Niche Marketing: How to Own your Niche

Public Relations
04.07.21

Carving out a niche market and positioning yourself as the go-to brand for a specific audience and a specific product is a great way to ensure success when selling online. Not only does doing so establish your credibility over competing brands, but it also results in a more focused business; from your unique value marketing to carefully thought out content marketing, niche marketing makes it easier for the right customers to think, “this brand is for me.”

If you’re still on stage one struggling to think of your first product idea, starting with a niche is a great place to start. There are countless niches across limitless industries you can pursue, with the chance to narrow down your specialism as you go. The key is to identify a niche market that you feel you can master, and one that has a viable audience and group of consumers.

A niche market is a segment of a larger market that can be defined by its own unique needs, preferences, or identity. This uniqueness is what separates it from the rest of the market. A good example of this is the market for women’s shoes; within the market, there seem to be limitless segments or niches. Vegan shoes, for example, are a niche market, as are shoes for sportswomen or shoes for professional female healthcare providers. These all represent niche markets within the larger market for women’s shoes.

What makes something a niche?

  •         Price (from discount to luxury);
  •         Demographics (gender, age, income level, education attainment);
  •         Quality (handmade, fast fashion, premium);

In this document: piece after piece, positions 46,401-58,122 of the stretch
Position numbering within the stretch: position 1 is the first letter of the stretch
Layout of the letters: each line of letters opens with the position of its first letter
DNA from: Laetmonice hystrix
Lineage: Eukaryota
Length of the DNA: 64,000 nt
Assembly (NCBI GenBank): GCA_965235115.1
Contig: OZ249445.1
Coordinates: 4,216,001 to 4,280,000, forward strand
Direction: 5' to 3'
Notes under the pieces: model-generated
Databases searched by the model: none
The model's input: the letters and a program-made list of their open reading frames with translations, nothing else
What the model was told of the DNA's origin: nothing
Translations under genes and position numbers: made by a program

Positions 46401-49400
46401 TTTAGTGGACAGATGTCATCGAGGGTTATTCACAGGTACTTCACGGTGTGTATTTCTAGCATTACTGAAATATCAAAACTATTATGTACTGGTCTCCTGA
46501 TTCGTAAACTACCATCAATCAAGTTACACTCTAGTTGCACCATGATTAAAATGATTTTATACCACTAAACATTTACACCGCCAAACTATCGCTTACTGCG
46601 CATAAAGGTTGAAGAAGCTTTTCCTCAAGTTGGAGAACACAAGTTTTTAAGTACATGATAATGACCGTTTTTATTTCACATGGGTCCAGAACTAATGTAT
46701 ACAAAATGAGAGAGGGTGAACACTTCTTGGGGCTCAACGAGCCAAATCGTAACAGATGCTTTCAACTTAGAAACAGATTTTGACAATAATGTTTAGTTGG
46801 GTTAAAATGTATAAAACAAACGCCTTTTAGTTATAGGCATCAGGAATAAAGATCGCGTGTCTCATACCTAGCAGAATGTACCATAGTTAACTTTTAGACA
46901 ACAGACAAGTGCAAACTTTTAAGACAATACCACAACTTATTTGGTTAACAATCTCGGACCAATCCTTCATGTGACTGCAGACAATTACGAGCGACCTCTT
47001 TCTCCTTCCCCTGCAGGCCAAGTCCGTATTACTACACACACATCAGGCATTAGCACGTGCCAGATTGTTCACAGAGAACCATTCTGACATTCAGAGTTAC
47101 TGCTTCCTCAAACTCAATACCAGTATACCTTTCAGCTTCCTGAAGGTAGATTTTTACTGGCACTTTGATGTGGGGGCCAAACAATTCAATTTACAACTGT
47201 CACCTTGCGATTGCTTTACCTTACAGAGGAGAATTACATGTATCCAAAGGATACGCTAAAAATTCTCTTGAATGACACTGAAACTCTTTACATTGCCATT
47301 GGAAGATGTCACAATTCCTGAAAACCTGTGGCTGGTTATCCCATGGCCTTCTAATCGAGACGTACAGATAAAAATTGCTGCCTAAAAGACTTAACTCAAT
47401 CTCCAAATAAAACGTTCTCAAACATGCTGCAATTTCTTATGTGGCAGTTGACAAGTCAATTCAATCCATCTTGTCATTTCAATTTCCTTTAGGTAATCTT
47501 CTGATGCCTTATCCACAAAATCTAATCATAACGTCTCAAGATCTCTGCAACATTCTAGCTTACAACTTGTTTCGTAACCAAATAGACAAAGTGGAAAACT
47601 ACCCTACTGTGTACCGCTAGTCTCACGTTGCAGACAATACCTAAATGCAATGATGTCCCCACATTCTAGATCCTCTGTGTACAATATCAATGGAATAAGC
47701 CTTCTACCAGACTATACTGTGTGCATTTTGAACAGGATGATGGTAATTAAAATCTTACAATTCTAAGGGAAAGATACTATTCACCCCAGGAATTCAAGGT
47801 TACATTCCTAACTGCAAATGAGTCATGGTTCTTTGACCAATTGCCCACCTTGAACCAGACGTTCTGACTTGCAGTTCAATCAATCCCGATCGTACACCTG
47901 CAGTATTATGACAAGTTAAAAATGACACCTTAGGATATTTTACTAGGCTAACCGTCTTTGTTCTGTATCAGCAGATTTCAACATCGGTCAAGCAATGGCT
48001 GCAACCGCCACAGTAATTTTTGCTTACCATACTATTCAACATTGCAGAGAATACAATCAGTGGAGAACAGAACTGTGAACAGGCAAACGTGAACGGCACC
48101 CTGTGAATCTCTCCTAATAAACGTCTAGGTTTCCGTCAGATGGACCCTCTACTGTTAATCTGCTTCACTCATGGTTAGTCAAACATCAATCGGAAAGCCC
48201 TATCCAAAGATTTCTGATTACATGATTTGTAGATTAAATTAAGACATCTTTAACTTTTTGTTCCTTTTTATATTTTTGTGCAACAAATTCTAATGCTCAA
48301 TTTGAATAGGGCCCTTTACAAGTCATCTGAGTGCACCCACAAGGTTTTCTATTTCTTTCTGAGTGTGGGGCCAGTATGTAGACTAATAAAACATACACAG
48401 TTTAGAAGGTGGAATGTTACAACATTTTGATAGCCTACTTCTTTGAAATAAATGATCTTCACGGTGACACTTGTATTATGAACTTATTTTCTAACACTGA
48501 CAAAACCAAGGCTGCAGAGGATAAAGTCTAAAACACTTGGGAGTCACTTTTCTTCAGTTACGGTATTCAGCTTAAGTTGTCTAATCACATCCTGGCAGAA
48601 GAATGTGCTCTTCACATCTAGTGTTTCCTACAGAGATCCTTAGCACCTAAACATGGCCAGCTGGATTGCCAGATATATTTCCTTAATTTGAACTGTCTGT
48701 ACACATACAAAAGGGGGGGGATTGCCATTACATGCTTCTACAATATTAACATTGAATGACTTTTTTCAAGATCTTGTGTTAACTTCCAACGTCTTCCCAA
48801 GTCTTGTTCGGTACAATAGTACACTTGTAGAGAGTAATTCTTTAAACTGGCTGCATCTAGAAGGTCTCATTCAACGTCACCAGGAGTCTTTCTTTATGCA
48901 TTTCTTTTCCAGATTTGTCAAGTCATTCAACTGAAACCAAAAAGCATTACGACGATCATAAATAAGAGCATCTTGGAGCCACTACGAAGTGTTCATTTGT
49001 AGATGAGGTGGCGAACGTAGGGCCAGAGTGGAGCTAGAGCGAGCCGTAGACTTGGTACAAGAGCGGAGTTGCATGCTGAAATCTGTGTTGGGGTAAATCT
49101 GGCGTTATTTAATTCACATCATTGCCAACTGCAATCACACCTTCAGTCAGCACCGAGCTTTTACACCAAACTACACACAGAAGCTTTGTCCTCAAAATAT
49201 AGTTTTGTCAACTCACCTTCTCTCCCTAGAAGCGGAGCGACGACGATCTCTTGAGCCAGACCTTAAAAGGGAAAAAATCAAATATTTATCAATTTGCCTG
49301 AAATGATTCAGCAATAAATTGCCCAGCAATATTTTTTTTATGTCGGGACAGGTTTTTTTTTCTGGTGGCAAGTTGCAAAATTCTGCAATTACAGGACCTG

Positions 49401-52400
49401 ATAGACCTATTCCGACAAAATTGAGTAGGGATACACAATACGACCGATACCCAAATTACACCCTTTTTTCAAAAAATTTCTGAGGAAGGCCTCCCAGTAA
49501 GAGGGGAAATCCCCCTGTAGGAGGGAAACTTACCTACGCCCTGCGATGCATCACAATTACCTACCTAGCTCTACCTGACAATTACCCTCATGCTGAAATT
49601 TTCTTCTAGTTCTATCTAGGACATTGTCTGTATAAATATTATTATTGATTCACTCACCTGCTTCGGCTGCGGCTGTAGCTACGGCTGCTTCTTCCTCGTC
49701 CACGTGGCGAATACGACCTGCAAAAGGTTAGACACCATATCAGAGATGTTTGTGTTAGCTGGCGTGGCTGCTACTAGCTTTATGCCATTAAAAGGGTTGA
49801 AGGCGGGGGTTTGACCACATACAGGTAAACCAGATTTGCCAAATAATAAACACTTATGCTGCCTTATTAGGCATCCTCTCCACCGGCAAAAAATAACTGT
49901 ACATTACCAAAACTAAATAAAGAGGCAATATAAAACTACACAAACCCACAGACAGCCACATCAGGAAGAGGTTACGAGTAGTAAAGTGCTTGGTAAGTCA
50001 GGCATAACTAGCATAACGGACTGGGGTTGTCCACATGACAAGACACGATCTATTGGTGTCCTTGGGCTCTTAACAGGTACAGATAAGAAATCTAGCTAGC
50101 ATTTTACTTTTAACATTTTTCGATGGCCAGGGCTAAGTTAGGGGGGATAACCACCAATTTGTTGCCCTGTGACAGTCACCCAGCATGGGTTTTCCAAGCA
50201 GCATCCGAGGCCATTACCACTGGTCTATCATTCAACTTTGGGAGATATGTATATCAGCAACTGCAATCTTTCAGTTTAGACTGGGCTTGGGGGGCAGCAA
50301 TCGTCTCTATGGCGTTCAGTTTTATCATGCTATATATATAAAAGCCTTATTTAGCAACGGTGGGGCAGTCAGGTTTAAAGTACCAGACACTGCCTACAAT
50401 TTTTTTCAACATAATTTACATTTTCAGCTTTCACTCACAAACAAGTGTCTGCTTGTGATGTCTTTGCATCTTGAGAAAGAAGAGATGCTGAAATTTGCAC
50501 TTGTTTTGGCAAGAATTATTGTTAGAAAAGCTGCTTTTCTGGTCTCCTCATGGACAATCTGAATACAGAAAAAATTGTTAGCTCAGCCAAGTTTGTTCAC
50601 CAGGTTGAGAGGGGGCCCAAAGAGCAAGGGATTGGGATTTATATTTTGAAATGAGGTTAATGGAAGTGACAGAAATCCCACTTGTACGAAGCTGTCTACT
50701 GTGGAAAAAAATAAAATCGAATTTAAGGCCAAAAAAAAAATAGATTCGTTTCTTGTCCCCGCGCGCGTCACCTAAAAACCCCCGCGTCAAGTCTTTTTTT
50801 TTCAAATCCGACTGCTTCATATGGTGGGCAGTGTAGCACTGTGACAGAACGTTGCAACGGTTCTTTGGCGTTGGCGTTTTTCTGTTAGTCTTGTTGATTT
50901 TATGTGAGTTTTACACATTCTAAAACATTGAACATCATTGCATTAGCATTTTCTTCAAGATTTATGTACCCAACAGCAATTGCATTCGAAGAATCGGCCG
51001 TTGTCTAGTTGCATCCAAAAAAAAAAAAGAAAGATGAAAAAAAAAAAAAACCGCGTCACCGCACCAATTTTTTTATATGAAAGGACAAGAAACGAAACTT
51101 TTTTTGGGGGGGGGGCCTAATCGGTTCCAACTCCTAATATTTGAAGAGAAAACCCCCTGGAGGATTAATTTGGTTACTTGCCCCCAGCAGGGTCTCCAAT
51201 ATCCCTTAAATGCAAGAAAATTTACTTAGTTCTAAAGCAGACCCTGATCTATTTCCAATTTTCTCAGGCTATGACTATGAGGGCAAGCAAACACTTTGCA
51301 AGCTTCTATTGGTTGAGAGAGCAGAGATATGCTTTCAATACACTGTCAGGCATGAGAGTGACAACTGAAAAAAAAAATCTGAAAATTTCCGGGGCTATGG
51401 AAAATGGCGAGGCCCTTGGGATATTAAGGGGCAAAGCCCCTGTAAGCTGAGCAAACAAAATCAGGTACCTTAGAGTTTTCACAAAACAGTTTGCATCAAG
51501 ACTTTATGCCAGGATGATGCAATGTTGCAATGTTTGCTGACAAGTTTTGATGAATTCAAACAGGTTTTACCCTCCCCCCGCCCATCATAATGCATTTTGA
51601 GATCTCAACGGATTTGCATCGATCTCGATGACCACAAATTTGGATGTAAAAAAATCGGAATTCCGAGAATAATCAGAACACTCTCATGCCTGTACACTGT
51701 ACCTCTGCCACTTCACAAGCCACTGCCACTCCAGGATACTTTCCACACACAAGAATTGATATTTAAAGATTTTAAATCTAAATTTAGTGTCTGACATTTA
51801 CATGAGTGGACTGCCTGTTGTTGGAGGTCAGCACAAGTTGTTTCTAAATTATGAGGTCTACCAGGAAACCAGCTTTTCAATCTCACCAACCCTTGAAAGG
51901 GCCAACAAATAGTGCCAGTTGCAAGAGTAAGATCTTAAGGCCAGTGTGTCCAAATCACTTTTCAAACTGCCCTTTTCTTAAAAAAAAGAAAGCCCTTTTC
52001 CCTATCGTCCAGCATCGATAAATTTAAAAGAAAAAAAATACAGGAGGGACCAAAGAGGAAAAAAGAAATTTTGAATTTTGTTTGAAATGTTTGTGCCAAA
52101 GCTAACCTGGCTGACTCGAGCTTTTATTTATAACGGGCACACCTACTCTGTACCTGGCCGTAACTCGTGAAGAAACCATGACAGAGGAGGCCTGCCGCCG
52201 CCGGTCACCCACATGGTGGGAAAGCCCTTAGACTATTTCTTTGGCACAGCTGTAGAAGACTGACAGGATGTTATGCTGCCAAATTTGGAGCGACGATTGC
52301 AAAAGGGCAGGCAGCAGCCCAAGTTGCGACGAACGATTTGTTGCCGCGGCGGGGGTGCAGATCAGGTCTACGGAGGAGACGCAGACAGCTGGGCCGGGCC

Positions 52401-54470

•         Psychographics (attitudes, interests, values); and
  •         Geographic’s (residents of a city or neighborhood).

Top Niches in 2021

Conscious Shoppers

Sustainability has become a hot topic amongst consumer culture, with almost half of US consumers saying they would “definitely” or “probably” change their habits to reduce their impact on the environment. Products in this category include vegan-friendly footwear, menstrual cups, and reusable drinking straws.

Travelers

 The travel industry is enjoying a boom at the moment, with online sales jumping by more than 10% in 2018. The way consumers approach travel is evolving too: more than half are seeking sustainable options, but are struggling to find them. Consider building a product that facilitates an authentic local experience, for example.

Remote Workers

There seem to be more self-employed contractors than ever before, as well as companies open to the idea of workers getting the job done from home. When you consider these workers’ motivations and lifestyles, there is a host of products or services you might be able to offer them, such as laptop accessories or work-life hacks.

Now that you’ve got a grip on the world of niche marketing, it’s time to dip your toe in the water. What niche trends have you noticed recently?

Four Niche Marketing Strategies